Q & A Dennis Lawson
Dec 23, 2014 10:20PM ● Published by Kerigan Butt
Dennis Lawson is the executive director of the Newark Arts Alliance.
Dennis Lawson is the executive director of the Newark Arts Alliance. Newark Life caught up with him in September to discuss the active arts community in Newark, upcoming exhibits at the Arts Alliance, and the challenges of running the organization. Lawson, who holds an MFA in Creative Writing, received a fellowship from the Delaware Division of the Arts as the 2014 Emerging Artist in Fiction so we also talked to him about his story “Fair Warning” that was published in an anthology of stories set in Rehoboth Beach and was turned into a radio drama by Delmarva Public Radio.
Q: Newark has an active arts community and the Newark Arts Alliance is right at the center of it all. What has the experience been like since you became the executive director in 2013?
A: It’s been great! I’ve been so happy to see the role that the Newark Arts Alliance plays in helping people in our area express their creativity, from visual artists to writers to musicians. It’s also really gratifying to see how much our community supports and values the arts alliance—not just individuals but local businesses, grant-giving organizations, and our city and state government as well.
Q: You're also a writer and very active with other writers in Delaware. Give us the back-story on your writing.
A. I’ve been a reader and a writer since I was a kid. A few things had a big impact on me. One was teaching writing—you really start to understand something better when you try to show someone else how to do it. Another was working at the Delaware Art Museum as the marketing and public relations manager—when you have a deadline, you realize that there’s just no time in life for writer’s block, or even getting something “perfect.” But it’s also hard to get any writing done unless you can carve out time for it. So I was very lucky that my wife supported me leaving the museum so I could pursue an MFA in Creative Writing, which I received from Rutgers-Camden in 2012.
Q: Your story “Fair Warning” was published in a collection called “The Beach House” and was recently made into a radio drama by Delmarva Public Radio. Can you tell us about “Fair Warning”?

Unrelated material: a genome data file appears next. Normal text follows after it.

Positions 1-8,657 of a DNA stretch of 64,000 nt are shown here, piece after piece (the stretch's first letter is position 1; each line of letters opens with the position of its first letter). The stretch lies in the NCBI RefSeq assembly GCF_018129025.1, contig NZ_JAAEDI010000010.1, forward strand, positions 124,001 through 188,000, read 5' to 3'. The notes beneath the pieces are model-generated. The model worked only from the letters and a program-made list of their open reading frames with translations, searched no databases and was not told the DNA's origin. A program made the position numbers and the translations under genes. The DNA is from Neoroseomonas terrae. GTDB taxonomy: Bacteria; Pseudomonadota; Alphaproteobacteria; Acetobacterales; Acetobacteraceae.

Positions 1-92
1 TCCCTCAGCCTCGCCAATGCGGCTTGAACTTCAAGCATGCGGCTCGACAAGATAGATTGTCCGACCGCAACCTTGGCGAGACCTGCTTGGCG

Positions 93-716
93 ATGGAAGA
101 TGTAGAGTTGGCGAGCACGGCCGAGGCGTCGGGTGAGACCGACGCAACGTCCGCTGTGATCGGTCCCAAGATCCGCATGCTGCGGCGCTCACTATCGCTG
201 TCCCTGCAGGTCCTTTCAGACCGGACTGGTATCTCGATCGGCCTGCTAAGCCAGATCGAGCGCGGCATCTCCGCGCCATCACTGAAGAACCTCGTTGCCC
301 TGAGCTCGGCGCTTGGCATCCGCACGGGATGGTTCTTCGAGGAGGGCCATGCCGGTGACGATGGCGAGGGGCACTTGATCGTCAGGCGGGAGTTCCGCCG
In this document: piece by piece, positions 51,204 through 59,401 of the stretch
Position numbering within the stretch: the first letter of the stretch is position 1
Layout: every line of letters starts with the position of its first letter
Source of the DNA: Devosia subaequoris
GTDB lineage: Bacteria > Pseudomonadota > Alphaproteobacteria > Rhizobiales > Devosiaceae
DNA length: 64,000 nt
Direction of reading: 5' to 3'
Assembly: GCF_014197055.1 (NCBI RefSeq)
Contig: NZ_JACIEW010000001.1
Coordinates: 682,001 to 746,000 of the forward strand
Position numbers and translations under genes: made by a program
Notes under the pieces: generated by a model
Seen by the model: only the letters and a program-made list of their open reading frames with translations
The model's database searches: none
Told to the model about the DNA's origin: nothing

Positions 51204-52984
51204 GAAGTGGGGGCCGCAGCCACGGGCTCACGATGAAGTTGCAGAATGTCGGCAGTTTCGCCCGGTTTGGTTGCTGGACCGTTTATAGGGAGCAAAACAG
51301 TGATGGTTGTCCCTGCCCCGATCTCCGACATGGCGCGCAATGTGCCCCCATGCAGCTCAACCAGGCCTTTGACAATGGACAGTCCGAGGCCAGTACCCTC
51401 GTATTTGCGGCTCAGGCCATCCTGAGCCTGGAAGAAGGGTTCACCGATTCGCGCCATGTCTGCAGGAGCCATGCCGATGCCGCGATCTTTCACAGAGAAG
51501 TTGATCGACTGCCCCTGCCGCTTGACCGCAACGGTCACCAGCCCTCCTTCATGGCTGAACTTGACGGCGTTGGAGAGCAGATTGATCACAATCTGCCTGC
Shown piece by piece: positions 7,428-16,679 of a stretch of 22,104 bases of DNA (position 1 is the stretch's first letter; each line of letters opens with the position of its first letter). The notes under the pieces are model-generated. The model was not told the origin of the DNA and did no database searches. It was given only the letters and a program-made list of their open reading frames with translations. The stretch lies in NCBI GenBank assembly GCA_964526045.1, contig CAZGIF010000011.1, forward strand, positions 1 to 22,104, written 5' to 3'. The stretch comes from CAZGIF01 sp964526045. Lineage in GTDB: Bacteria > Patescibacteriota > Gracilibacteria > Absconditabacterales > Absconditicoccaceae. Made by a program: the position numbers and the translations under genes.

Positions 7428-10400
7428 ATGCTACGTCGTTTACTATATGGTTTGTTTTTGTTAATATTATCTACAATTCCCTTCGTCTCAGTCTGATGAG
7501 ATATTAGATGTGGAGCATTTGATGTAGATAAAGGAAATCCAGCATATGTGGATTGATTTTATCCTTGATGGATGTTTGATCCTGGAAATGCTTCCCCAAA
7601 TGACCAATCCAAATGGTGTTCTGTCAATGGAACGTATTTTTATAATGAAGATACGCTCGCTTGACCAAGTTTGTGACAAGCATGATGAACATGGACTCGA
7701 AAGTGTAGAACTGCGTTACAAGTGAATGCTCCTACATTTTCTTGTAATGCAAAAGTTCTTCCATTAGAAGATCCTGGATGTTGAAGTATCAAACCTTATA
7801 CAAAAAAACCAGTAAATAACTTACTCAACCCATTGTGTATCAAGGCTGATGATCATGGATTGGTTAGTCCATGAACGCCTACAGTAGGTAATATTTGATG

A: That was a fun story to write! “The Beach House” is an anthology of stories set in Rehoboth Beach. To fit in with the theme, I imagined a group of gangsters getting together in Rehoboth for a card game at their boss’s beach house. The narrator recognizes his former flame down there, and finds out she’s on a mission to kill one of his fellow gangsters. The narrator has to decide who to betray—his boss or the woman who broke his heart.
Q: What other short stories have you been working on?
A: I’ve been really lucky this year, because I have a solid excuse to write as much as possible. I received a fellowship from the Delaware Division of the Arts as the 2014 Emerging Artist in Fiction, so I’m expected to produce! Right now I’m working on a short story about a loan rep whose job is to call people who are delinquent on their student loans. The loan rep’s life is falling apart and the only thing keeping him together is his affection for his drug dealer. I’ve also had several crime stories recently accepted for publication. The next “Rehoboth Beach Reads” anthology, called “The Boardwalk,” will include my story “No Business at the Beach.” A short piece called “Whiskey Sour,” which is partly set at Delaware Park, will be in the Autumn 2014 edition of the online journal “Fox Chase Review.” And finally, I just sold a piece to the anthology “Insidious Assassins,” which is being published by Smart Rhino Publications, based right here in Newark.
Q: You write a lot of crime fiction. Has that always been your favorite genre?
A: I’ve loved crime fiction since I was a kid reading reprints of Dick Tracy strips. When I was older, I discovered Raymond Chandler and his detective Philip Marlowe. Then, when I was a grad student at Rutgers-Camden, I taught a freshman composition class that I themed around crime writing. In order to teach that class, I had to read so much crime fiction that I couldn’t put it out of my head the next time I tried to write a story. I guess you read enough Chandler and Dashiell Hammett and James M. Cain and you can’t resist any more. They put the gun in my hand.